No. It's all just words. I don't care what year we are on because in my mind he was born yesterday and why am I sending my little baby boy off in this line of children? I was fine at home. All business and healthy breakfast. Backpacks and bopping around like we do this everyday. I even merrily took a picture:
That's a legit smile. Mine was too.
But then, we got here. Here in the parking lot in front of the school. Here with all the neat chalk numbers showing the children exactly where to line up. Here with the swooping parents and humming mini-vans. Here with the early morning mist being burned away by sunlight that only hints at its future intensity. It's going to be a hot day. I feel flushed and uncomfortable already.
None of the other children are holding their parents' hands, so Super K. drops mine and goes to stand in line. He slips his hand out of mine so easily, so naturally, but the absence feels anything but natural. I don't know what to do with my hand, so I do what all these other parents are doing. I pull out my iPhone and I take his picture.
What's he thinking about? He looks so serious.
He looks so grown up and yet he looks so tiny!
I can't take this. Why can't I touch him? Why do all these other parents have to have such great restraint? Come on. Come on. Someone lose it and bear-hug your child so hard that everyone stares at you and won't notice me sneak in another quick kiss and hair tousle!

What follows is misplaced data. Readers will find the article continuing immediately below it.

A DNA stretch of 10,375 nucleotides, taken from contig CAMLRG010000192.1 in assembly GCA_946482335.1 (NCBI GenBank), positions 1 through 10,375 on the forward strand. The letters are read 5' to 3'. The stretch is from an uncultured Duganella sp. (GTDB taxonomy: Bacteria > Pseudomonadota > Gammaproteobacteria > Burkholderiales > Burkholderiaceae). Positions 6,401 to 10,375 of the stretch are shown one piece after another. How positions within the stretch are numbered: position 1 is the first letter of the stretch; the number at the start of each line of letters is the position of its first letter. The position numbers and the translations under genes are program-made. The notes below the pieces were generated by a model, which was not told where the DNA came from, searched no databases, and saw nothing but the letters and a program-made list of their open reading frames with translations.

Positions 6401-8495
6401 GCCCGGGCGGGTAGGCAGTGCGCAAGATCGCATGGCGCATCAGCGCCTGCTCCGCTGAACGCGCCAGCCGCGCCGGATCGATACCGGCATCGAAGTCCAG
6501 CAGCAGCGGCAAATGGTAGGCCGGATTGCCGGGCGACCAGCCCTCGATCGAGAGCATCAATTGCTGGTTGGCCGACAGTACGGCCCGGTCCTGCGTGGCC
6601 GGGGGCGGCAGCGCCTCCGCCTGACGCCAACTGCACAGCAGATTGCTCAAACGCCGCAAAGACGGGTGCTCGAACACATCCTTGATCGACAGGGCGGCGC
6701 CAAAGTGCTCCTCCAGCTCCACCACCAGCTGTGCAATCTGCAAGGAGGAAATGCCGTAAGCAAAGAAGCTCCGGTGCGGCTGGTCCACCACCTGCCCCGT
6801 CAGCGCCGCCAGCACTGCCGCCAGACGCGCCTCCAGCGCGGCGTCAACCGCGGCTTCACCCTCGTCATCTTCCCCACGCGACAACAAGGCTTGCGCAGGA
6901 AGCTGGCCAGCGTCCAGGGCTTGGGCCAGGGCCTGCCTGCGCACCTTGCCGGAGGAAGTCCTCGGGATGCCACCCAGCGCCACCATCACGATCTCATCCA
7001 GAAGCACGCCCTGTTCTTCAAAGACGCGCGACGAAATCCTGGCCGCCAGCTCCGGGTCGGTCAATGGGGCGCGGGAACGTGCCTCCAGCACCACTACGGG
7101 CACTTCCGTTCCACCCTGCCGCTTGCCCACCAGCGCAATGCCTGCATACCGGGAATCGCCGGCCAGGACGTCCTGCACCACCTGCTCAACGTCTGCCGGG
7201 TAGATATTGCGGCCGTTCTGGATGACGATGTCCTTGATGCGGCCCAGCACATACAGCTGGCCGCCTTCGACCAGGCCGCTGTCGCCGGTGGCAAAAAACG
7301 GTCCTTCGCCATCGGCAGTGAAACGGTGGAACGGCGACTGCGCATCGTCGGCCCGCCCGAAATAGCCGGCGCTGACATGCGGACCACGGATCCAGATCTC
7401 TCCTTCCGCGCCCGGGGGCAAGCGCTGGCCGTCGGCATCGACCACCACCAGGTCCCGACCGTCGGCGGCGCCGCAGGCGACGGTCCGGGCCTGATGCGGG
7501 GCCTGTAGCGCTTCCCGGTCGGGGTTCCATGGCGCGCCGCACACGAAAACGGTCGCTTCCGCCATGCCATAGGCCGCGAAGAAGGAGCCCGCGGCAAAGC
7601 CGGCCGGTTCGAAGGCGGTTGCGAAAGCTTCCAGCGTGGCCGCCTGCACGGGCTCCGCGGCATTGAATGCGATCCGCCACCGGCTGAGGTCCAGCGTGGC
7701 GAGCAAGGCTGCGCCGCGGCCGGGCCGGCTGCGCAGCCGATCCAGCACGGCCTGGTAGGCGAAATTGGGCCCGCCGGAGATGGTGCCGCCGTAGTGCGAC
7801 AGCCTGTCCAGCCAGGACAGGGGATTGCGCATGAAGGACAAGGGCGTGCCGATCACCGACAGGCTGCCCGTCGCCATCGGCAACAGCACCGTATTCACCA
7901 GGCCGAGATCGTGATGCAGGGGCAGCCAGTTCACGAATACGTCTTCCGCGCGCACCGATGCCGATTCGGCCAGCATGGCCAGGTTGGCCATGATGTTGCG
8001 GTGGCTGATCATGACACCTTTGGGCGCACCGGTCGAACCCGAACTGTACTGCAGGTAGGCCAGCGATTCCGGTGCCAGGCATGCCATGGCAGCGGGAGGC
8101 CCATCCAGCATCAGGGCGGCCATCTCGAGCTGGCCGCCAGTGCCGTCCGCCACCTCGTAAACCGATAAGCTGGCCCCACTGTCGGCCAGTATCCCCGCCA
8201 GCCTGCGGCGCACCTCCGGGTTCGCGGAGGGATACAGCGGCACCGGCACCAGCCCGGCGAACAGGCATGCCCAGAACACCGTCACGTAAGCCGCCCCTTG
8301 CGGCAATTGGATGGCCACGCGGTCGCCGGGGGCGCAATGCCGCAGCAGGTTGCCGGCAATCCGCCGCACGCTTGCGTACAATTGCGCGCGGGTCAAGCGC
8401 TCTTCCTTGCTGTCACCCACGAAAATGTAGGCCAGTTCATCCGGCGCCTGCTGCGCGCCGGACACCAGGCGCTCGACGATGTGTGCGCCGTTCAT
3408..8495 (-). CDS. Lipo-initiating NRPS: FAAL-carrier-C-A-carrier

But no one cracks. So I call him, softly. I don't want to mess up his reputation by being the clinging mom. Plus, I'm maybe 3 feet away, so yelling would be kinda overkill. He turns and gives me this:
That is NOT a legit smile.
Then it hits me. He feels just like I do! He's nervous and excited and scared and happy and feeling tiny and big all at the same time. He wants to leave me and he doesn't want to leave me and probably wishes I would just go away so he could get on with the band-aid ripping already. But I don't leave because none of the other parents are leaving and plus I can't really move. I seem rooted to this little square of blacktop by a force far greater than the logical one that is telling me this would all feel a lot easier if I just went back to the van. Plus, no one would see me cry in there. But I stay. And I stay. And he avoids looking directly at me. And I stay. And he avoids me. And we hang like this forever. (It's about 2 minutes.)
Finally, the teacher starts to corral the kids and talk about going inside. Super K. turns and gives me this:
This seems a little more legit.
They shuffle a bunch, and then head off into the school. A swell of parents on iPhones moves and whirls around me but I stay rooted on my little square of blacktop and watch his blond head get smaller and smaller as they walk away. He does not look back once. They turn a corner and then he is gone.
I can feel the crash of tears coming, so I turn. And nearly collide with a fellow 1st grade mom. "Erin! How are you doing? Oh, why am I even asking? You look great and you have 3 more at home anyway!"
She leaves me and I continue to stand there for a minute. Wait. What? I have to do this 3 more times?!?!?!
We aren't doing a whole lot of shuffling around this year, Readers. Most of us are keeping our names. Super Baby, Super Toddler, and Super Preschooler are all still remaining the same. Super K. is going to become Super 1st grader, which we are shortening to Super 1st. As the oldest, we think he will appreciate this title greatly. I would just appreciate pick-up time coming quickly today. Tomorrow it can come when it likes, but today it needs to come fast.